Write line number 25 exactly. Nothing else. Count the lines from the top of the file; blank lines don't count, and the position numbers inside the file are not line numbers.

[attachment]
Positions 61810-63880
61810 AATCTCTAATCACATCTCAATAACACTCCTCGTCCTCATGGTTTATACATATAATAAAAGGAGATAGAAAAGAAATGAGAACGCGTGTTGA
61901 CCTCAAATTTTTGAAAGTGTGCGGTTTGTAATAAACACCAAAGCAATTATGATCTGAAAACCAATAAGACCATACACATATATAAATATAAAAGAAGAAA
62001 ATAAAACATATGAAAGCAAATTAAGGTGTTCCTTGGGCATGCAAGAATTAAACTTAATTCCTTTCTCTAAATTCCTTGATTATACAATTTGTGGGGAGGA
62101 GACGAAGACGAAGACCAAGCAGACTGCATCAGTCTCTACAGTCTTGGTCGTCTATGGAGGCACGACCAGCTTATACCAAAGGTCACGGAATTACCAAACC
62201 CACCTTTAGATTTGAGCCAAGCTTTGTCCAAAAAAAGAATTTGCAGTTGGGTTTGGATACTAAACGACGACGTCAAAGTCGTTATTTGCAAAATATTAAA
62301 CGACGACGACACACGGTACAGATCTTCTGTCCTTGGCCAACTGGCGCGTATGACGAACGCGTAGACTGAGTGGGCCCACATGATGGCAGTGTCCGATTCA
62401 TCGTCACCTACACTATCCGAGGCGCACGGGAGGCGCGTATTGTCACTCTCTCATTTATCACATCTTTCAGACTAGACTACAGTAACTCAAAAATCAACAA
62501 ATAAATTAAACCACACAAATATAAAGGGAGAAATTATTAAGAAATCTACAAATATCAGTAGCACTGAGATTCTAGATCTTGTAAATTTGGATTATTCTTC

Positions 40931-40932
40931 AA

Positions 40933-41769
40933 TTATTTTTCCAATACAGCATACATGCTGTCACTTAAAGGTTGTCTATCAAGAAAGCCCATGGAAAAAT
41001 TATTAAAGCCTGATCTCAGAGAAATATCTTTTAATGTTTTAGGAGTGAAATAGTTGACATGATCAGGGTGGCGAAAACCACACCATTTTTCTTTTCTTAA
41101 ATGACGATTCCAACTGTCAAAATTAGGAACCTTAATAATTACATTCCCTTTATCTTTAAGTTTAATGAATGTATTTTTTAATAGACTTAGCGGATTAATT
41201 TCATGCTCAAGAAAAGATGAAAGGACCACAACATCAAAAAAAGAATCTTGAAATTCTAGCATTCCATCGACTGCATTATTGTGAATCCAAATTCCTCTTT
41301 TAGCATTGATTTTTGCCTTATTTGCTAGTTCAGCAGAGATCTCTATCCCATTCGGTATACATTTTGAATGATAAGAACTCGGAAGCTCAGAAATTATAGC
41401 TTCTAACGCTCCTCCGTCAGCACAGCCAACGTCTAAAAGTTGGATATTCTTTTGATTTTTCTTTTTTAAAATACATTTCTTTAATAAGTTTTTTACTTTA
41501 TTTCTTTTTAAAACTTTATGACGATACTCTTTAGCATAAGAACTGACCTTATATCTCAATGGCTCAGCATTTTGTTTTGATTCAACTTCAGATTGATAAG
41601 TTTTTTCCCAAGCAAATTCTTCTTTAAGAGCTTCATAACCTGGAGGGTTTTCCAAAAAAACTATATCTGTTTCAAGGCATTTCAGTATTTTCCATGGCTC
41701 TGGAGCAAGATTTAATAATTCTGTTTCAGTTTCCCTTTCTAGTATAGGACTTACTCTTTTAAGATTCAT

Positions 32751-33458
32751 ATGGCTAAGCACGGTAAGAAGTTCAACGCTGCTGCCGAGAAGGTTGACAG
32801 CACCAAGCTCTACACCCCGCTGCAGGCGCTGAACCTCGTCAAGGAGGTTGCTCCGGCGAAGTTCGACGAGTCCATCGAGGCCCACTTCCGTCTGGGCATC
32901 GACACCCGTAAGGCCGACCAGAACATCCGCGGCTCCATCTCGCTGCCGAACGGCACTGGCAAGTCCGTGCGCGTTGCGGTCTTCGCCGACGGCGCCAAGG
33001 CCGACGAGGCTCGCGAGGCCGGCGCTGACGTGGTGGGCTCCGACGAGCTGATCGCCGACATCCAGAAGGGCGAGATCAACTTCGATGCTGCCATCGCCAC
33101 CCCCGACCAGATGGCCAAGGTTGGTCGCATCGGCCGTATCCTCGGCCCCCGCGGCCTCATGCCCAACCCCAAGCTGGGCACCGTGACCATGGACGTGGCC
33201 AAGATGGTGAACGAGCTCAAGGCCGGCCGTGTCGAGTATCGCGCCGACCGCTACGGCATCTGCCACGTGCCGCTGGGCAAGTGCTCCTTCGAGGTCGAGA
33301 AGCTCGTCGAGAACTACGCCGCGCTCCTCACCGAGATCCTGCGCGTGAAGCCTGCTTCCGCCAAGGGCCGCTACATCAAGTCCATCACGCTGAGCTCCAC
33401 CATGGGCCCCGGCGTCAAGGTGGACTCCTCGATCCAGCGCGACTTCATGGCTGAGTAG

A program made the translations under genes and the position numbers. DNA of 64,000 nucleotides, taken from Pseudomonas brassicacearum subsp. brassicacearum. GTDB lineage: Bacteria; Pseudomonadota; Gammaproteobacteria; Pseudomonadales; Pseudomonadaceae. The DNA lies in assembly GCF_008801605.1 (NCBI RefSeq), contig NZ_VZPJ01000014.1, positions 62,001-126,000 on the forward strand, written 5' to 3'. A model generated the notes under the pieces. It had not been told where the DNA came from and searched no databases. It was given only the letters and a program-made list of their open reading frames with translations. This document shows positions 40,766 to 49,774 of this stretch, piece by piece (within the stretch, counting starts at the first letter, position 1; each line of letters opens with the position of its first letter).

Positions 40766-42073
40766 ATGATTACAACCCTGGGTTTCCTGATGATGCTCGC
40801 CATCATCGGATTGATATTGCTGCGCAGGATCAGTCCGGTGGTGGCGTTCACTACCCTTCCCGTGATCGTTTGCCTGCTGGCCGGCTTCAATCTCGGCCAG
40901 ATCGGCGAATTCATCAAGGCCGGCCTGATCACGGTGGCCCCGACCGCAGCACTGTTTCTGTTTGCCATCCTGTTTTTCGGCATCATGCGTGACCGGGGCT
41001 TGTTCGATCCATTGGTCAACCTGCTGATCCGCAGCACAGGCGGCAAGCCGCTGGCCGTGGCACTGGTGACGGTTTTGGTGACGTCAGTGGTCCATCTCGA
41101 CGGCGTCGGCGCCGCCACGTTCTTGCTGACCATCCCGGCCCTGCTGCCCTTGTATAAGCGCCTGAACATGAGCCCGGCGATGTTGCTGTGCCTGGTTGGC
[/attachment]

32901 GACACCCGTAAGGCCGACCAGAACATCCGCGGCTCCATCTCGCTGCCGAACGGCACTGGCAAGTCCGTGCGCGTTGCGGTCTTCGCCGACGGCGCCAAGG